One of my memorable meetings so far at Interbike this year was my meeting with Zac Daab, founder of Cascade Bicycle Studio. It was a great meetings for a lot of reasons--Zac is smart, thoughtful, hardworking, creative, driven, and an all around very sincere person--so every conversation I have with him yields interesting outcomes.
In the case of our meeting at Interbike, the projects on which we are working--more on that in another post--reminded me of one of the main reasons I love working with Zac: his seeming implicit and explicit trust in Seven.
Zac and Seven are working on some big, complex, unique, and dare I say, innovative projects. Most retailers see these types projects as, at best, too risky or too mentally challenging to develop and implement. And, at worst, as some sort of ploy by Seven to get leverage on the retailer.
Fortunately for Seven, Zac knows that whatever ideas we develop together have Zac's best interests at center. He knows that our interest is to help his business reach its goals. We have no ulterior motive. To the extent he is successful, Seven is successful.
Not to speak for Zac, but we know that he wants to continue to grow his business, increase his exposure and reputation, and--I believe--have his studio takes its rightful place as one of the best in the world. Seven is committed to doing everything we can to help him achieve his business aspirations.
Before Zac started his studio he worked at Seven Cycles for over five years. In fact, I believe one of the reasons he started his Studio is because of his experience working at Seven and the way in which he saw that we work with retailers. And the opportunity he saw, on a daily basis, for any retailer that really got behind the Seven business model.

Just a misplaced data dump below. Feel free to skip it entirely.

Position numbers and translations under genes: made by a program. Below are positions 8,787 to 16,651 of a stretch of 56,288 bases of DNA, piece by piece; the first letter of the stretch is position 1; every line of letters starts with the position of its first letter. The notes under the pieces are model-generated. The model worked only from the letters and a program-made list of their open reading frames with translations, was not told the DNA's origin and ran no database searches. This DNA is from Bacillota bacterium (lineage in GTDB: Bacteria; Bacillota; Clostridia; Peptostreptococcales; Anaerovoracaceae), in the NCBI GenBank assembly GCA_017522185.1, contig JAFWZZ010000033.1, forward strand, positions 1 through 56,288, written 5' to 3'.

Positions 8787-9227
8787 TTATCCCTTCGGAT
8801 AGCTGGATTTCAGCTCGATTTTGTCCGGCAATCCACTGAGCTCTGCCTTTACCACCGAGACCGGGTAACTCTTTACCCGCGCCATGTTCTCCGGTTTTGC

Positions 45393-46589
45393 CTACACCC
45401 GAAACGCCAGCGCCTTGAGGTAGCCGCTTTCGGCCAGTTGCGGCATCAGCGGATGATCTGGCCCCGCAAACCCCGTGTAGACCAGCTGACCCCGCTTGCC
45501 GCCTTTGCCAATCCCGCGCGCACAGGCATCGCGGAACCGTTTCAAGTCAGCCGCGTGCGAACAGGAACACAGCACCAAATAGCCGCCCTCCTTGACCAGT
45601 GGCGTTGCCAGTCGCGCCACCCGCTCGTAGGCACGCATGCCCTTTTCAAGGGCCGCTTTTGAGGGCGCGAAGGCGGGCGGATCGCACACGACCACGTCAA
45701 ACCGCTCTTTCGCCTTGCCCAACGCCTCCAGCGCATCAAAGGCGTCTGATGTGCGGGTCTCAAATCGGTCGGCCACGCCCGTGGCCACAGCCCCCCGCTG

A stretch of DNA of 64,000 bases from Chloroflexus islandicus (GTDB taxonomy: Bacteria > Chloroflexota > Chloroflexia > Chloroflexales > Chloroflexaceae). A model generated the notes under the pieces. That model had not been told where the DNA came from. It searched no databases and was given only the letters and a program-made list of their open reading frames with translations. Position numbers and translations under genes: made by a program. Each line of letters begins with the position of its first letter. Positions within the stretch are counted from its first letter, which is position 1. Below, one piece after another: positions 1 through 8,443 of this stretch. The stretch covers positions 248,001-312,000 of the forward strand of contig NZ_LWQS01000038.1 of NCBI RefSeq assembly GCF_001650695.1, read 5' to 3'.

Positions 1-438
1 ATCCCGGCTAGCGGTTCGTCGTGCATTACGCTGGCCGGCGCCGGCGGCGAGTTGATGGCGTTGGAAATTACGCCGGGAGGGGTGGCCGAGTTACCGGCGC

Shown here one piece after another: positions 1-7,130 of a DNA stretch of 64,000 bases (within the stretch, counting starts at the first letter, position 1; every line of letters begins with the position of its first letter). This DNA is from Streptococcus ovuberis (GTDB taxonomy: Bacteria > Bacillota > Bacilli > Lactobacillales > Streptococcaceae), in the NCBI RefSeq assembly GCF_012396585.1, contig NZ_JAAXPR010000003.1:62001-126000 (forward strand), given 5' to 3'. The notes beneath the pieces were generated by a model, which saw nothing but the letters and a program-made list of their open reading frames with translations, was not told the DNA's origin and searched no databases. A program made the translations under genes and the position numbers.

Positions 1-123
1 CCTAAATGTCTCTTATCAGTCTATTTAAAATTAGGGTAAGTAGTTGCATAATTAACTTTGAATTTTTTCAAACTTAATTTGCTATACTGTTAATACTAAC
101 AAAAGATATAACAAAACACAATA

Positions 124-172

Because Zac worked at Seven for so long, he knows Seven's shortcomings better than most; he knows we don't have all the answers--sometimes none of the right answers, we make mistakes, and we can't do everything we hope to. Conversely, Zac also knows that we work our rear ends off to do right by our retailers and that we are always up for experimenting in order to help our retailers be successful.
In just three years he has become one of Seven's largest selling retailers. He's done this by doing a lot of hard work, being creative, being flexible, taking big risks, and by trusting Seven.
So I realized, as Zac and I were discussing a minute detail on one of our projects, that the conversation--and many of the projects on which we are working--would not be happening if he did not have implicit trust in Seven.